According to a recent suggestion made by Joseph Jordania, dance together with body painting and rhythmic music, was a tool used by the natural selection's forces in the early ages of mankind's development for putting human groups into a certain state of battle trance. He explains that it was a very particular alternative state of consciousness.
By it, individual would lose their personal identity and acquire a new type of identity, a collective one. According to Jonathan Pieslak's researches, some contemporary military units have the habit of singing loud and dancing in order to get ready for the perilous combat mission they are about to embark on.
Jordania says that dance's ability to induce this state of trance comes from the past of the human development and it also includes some sort of military drill which also relies on sharing rhythmical and monotonous group activity.
Dance has existed from the beginnings of time. Perhaps it even appeared before the very first tribes were formed, but most certainly dance grew in popularity with the development of tribal life. So dance has always been a part of people's lives, although they did sometimes perform more than the entertainment function.
Dances just had to be based on themes such as death, birth, the revival of nature in springtime, marriage, the teenagers' growing up, hunting, winning a battle or war with one's neighbors. Dance was also used for worshiping gods, agriculture, sexuality, chasing away evil spirits or for prosperity bringing rituals.
In time, dance lost all of these significances so that today it is only a form of art. It also has a communicative function among the participants. Aristotle explained the origins of rhythm by referring to one's heart beats, the perfect metronome.
Many types of dances appeared throughout time, which had different meanings but one single purpose, that of revealing the most elaborate movements, the moral conduct, the manners and the elegance of the dancer.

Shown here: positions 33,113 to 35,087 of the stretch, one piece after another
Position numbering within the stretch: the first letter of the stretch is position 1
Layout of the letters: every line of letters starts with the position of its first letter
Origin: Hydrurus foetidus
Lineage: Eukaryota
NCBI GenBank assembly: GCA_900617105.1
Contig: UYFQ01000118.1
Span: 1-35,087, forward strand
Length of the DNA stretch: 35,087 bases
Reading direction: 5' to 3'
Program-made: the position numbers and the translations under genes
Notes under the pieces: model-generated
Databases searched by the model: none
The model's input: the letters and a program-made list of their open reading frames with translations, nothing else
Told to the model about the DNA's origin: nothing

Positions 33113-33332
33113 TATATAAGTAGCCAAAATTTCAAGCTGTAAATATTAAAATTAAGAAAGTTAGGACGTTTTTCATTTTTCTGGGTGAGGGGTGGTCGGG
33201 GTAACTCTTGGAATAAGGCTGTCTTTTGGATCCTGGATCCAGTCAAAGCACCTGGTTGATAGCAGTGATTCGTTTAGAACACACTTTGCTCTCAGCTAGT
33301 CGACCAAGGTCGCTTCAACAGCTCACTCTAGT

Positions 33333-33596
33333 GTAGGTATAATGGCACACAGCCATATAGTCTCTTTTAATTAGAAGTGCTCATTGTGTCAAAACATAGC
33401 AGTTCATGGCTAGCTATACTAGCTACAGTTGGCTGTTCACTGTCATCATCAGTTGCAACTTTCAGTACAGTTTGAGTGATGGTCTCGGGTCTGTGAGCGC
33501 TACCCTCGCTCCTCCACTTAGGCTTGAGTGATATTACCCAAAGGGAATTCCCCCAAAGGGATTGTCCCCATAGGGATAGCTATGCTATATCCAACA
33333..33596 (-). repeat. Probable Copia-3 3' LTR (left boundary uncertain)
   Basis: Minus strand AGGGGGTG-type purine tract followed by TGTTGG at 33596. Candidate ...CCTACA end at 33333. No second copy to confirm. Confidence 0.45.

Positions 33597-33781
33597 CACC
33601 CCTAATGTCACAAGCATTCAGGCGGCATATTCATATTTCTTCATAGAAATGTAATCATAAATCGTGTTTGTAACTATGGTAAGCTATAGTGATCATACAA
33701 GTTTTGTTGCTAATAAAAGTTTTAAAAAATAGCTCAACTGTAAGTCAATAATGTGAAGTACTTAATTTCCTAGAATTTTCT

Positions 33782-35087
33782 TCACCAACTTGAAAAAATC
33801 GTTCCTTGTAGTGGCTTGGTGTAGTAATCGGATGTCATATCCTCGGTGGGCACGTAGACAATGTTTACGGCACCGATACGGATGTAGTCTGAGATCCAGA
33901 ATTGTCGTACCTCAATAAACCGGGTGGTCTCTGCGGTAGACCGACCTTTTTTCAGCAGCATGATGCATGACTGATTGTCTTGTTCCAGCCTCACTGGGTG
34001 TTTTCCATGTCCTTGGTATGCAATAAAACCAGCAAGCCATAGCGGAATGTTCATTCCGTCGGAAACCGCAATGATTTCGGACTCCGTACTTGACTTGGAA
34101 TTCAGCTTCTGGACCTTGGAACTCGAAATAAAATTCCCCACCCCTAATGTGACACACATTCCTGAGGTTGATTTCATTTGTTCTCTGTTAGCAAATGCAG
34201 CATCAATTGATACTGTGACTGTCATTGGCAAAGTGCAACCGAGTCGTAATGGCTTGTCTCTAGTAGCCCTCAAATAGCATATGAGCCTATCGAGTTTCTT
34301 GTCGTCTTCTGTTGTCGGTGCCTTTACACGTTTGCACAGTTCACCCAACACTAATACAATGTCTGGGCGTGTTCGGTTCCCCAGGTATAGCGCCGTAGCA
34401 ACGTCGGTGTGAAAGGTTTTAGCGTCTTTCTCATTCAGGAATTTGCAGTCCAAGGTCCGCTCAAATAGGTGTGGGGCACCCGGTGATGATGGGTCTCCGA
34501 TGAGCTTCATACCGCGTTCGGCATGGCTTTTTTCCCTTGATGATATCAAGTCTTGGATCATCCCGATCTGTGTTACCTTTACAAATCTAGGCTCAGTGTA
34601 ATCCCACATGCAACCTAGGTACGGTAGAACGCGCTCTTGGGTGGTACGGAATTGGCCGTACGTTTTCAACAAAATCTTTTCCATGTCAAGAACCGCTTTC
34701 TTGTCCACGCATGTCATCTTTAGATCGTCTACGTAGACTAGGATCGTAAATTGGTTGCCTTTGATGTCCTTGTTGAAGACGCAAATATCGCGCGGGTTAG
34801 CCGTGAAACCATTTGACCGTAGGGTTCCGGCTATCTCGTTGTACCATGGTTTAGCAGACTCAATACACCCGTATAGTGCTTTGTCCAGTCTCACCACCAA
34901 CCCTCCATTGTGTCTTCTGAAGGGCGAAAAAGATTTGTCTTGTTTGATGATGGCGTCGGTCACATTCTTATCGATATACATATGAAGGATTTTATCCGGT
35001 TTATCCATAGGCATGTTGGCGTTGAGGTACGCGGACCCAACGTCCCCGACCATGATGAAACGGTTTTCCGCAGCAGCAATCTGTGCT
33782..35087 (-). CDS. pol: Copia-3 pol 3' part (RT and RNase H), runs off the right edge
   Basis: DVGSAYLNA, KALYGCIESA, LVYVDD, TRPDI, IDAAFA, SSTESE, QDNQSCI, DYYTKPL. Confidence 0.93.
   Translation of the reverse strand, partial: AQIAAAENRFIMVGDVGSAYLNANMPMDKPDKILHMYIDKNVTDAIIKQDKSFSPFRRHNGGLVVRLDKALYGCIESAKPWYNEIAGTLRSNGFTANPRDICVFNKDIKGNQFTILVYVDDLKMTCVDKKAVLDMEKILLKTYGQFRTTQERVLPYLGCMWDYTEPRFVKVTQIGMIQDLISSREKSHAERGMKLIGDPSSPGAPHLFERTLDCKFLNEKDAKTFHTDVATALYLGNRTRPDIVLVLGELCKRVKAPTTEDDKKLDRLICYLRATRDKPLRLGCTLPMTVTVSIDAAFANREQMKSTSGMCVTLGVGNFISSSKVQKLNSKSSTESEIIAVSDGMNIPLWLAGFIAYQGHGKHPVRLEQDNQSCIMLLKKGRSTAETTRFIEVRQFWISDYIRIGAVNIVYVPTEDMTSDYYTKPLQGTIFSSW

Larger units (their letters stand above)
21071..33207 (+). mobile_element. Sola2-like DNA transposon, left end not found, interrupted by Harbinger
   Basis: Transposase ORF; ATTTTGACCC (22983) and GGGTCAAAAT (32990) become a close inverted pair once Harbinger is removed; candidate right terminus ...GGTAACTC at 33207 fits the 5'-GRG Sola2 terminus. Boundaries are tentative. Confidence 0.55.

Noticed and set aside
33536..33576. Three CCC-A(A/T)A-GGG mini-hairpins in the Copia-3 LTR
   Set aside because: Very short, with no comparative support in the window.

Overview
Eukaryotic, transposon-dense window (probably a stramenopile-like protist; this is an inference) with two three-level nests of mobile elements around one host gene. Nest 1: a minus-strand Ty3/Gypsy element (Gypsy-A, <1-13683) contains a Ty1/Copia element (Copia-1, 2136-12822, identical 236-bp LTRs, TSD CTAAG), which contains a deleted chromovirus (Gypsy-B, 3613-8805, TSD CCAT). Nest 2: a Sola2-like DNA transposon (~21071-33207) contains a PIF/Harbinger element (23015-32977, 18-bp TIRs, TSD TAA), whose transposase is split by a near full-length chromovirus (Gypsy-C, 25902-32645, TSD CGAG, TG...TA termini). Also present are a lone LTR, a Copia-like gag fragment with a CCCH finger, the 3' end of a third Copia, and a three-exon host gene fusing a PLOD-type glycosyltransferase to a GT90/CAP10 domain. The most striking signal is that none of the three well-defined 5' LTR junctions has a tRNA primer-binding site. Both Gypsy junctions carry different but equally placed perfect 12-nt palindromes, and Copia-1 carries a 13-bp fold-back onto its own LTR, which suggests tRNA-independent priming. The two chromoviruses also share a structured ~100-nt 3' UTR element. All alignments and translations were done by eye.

In the European culture the very first record of dancing belongs to Homer. In his "Iliad", Homer describes "chorea"(χορεία khoreia). The early ancient Greeks had turned the dance art into a sort of system, encompassing and expressing all the other different passions.
For instance, the dance of the so-called "Furies" could generally create a very realistic atmosphere of terror and horrors, so that the audience was deeply moved. Dancing was ranked by the famous Greek philosopher named Aristotle with poetry.
He said that certain dancers are able to apply rhythm to their gestures in such a way that they could actually express actions, manners, passions. What is interesting to know here is that the most prominent Greek sculptors closely studied and observed dancers' attitude and movements in order to find inspiration in their art works.
In the beginning, there wasn't any big difference between folk and social dances but in time they gained some other aspects. The minuet was from the 17th century on, a dance of elegance because it was practiced at the aristocratic courts.
Waltz was quite popular during its age but also quite controversial because of the close distance between the two dance partners. The two World Wars have reshaped the entire dance fashion. So in the 20th century foxtrot and shimmy appeared. From the Swing improvisations of the 40s Jitterbug also appeared.
In the American style, there are rhythmical and smooth dances. The "rhythmical" category of the American style is similar to the Latin-American one of the international style, the same as the "smooth" category is similar to the "standard" category.
Ballroom dance could be considered a social dance because it encourages social interaction, and also because partners dance in pairs. The typical principles can be applied to any type of dance, be it rock, disco or classical waltz and this is because the ballroom dance has strict tempo of 3/4 or 4/4.
Out of the international or Latin-American dances the most notorious rhythms include: meringue, salsa, mambo, bossa nova etc. All these can be included in the Latino section of the international class, together with rumba, cha-cha-cha, samba, paso doble and jive. The standard section includes Viennese Waltz, slow Waltz, Tango, Slow Fox, Quick Step, etc.